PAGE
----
We’re in the age of information and technology where everything is literally at your fingertips. The way we travel, everything from how we select destinations, to how we explore flights and down to the very way we choose to book our accommodations has drastically changed since the days when we were kids and this heavily affects hotel direct bookings.
Do you remember getting so excited when our parents were on the phone with the travel agent and said the word “Disneyland”? They would typically tell the agent where they wanted to go, how long, and with how many people and then were provided a few options from which to choose. Now, consumers dictate how, when, and how long they want to travel with the endless options online to accommodate their preferences. But what does this mean for hotel direct bookings?
Hotels have seen a surge of other online mediums and channels in which to get bookings in the last decade. This seems like a good thing right? Being on multiple channels is great because it increases the exposure and opportunity of getting in front of people’s eyes. However, these mediums come at a price, and a heft one at that especially for smaller and newer hotels popping up. In today’s article, we’ll dive into the different channels affecting hotel direct bookings, and tips on how to increase direct bookings and keep more of that money in your hotel’s pocket.
What are hotel direct bookings and why are they desirable?
Hotel direct bookings are a distribution channel in which hotels receive their reservations directly from the guest and without any third party or OTA. As stated in the name, direct bookings mean that the consumer has either booked through an front desk agent at the hotel or directly through the hotel’s website. This method is the most favourable for hotels because it cuts on any middle men, and associated with that, any distribution fees meaning the total revenue goes directly to the property.
The main advantage of hotel direct bookings is that the hotel doesn’t pay any commissions or fees to the third parties and the hotel maintains a direct relationship with the guest. By building greater brand loyalty with your customers, this reduces customer acquisition costs and improves your bottom line. However, direct bookings don’t come completely free. Hotels will have to have an online booking engine or system on your website to facilitate reservations. Hotels will also have to spend more on digital marketing to remain competitive.
Nowadays, it’s tough for hotels to thrive on just direct bookings alone. While third parties and OTAs take a cut of your revenue, this is revenue you might not have ultimately gained without having been featured on their site. These third party sites have massive marketing budgets and there’s a reason why they are always the first few sites that pop up when looking up anything travel related. It would be a huge risk to not be on their sites, especially if you’re small and starting out and don’t have a high marketing budget. At the end of the day, even if an OTA takes a chunk of that nightly rate, profit is still profit. It’s one of those situations: can’t live with them, can’t live without them.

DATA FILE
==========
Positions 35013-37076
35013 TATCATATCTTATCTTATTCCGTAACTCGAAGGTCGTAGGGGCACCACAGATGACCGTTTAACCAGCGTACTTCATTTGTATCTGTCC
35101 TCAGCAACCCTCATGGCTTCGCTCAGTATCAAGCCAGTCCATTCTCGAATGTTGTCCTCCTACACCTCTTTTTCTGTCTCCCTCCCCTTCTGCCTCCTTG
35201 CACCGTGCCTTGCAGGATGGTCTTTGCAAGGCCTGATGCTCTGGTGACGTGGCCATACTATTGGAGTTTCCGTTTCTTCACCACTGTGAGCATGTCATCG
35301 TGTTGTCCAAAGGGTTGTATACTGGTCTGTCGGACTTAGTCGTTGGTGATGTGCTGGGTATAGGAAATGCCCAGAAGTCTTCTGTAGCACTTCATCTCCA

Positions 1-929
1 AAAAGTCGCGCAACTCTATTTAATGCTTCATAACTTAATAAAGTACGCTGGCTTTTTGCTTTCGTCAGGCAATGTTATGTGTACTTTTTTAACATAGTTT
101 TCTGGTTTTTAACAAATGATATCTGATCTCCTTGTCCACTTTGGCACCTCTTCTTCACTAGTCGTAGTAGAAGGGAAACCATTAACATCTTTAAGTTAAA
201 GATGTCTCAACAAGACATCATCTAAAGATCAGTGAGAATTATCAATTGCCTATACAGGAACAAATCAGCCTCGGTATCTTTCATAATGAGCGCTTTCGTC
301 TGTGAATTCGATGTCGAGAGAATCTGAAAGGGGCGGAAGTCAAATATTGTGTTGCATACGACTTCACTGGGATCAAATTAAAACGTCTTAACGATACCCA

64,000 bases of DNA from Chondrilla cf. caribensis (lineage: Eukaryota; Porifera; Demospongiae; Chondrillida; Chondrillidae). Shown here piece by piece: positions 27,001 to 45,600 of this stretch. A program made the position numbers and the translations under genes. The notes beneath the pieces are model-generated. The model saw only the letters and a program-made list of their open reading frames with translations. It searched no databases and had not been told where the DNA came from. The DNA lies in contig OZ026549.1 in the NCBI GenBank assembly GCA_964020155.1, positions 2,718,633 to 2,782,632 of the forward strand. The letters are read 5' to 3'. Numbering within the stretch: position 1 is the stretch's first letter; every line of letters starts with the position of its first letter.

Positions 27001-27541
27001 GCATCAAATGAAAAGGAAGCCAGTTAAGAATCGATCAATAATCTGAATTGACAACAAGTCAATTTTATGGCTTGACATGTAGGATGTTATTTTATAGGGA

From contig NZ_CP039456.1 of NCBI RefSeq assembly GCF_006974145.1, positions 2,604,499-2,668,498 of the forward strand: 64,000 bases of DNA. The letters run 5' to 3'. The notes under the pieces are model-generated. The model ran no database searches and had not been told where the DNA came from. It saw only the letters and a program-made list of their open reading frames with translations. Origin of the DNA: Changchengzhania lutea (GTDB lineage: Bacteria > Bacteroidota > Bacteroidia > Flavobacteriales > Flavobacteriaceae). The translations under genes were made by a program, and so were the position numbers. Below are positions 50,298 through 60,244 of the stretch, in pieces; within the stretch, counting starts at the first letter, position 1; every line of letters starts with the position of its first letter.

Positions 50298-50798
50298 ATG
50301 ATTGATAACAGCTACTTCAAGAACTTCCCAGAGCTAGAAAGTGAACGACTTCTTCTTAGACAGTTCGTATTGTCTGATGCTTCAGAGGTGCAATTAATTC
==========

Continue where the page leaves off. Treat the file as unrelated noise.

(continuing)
Before we tackle ways to boost your hotel direct bookings, we’ll first take a look at the main differences between the third party distribution channels: metasearch and OTAs.
OTAs vs Metasearch
A successful distribution strategy is made up of these largest sources: hotel direct bookings, online travel agencies (OTAs) and metasearch. Each booking channel has its pros and cons and knowing these will give you the foundation to build a dynamic channel strategy that you can adjust based on your hotel’s changing needs.
You know them well: Expedia, Booking.com, Hotels.com and Airbnb. No matter where you’re headed to, they are usually featured on the first page of your Google search and it’s no secret why they’re there. When a guest books through an OTA, most OTA bookings charge a commission fee. The OTA creates the reservation and processes the payments in their own site, they then keep a commission per booking (pre-negotiated) and then distribute the rest of the revenue to the hotel. Some OTA commissions can get as high as 15% per booking. OTAs in turn have massive marketing spend that allows them to consistently rate at the top of search engines, way larger than most hotels.
The main benefit of using an OTA is that it is easily accessible for travellers globally. OTAs are typically used as a first stop in terms of research: what types of accommodations are available at that location and what budget ranges to consider. Users can then filter out specific criteria to match their traveling preferences. Things like: hotel rating, price per night, wi-fi, parking, air conditioning, spa, gym, close to city center, beach view. OTAs offer a one-stop shop for guests to spec out the details of where they’d like to stay and compare with other properties. A huge benefit of an OTA is that travellers may discover you as they may not have been aware of your hotel before searching. Additionally, many of the people doing research on OTAs end up booking directly with the property after their research.
The main cons with OTAs are the high commission rates on the more popular sites and rising commissions over time. You also don’t get much access to the information about the guests who book your property through an OTA. You have little control over the guest experience as the OTA is now the first point of contact. This also presents obstacles when guests need help with their reservation like making changes or cancelling. They need to go through the OTA, and the OTA ultimately needs to communicate with the hotel and then back to the guest. This creates huge delays and a lot of back and forth and sometimes, unfortunately, misplaced blame between the OTA and hotel for certain customer service issues.
If you’ve ever researched travel online, you’ll be familiar with these as well as they also are prominently featured on the first page of your Google search. Sites like TripAdvisor, Kayak and Trivago allow guests to compare prices across multiple websites. The hotels bid on ad placement and only pay when a potential customer clicks on the ad. The major difference between an OTA and a metasearch is that instead of a commission model, the hotel pays a cost per click (CPC). Your hotel can set a budget for how much you want to bid for a click and adjust bids to optimize your strategy.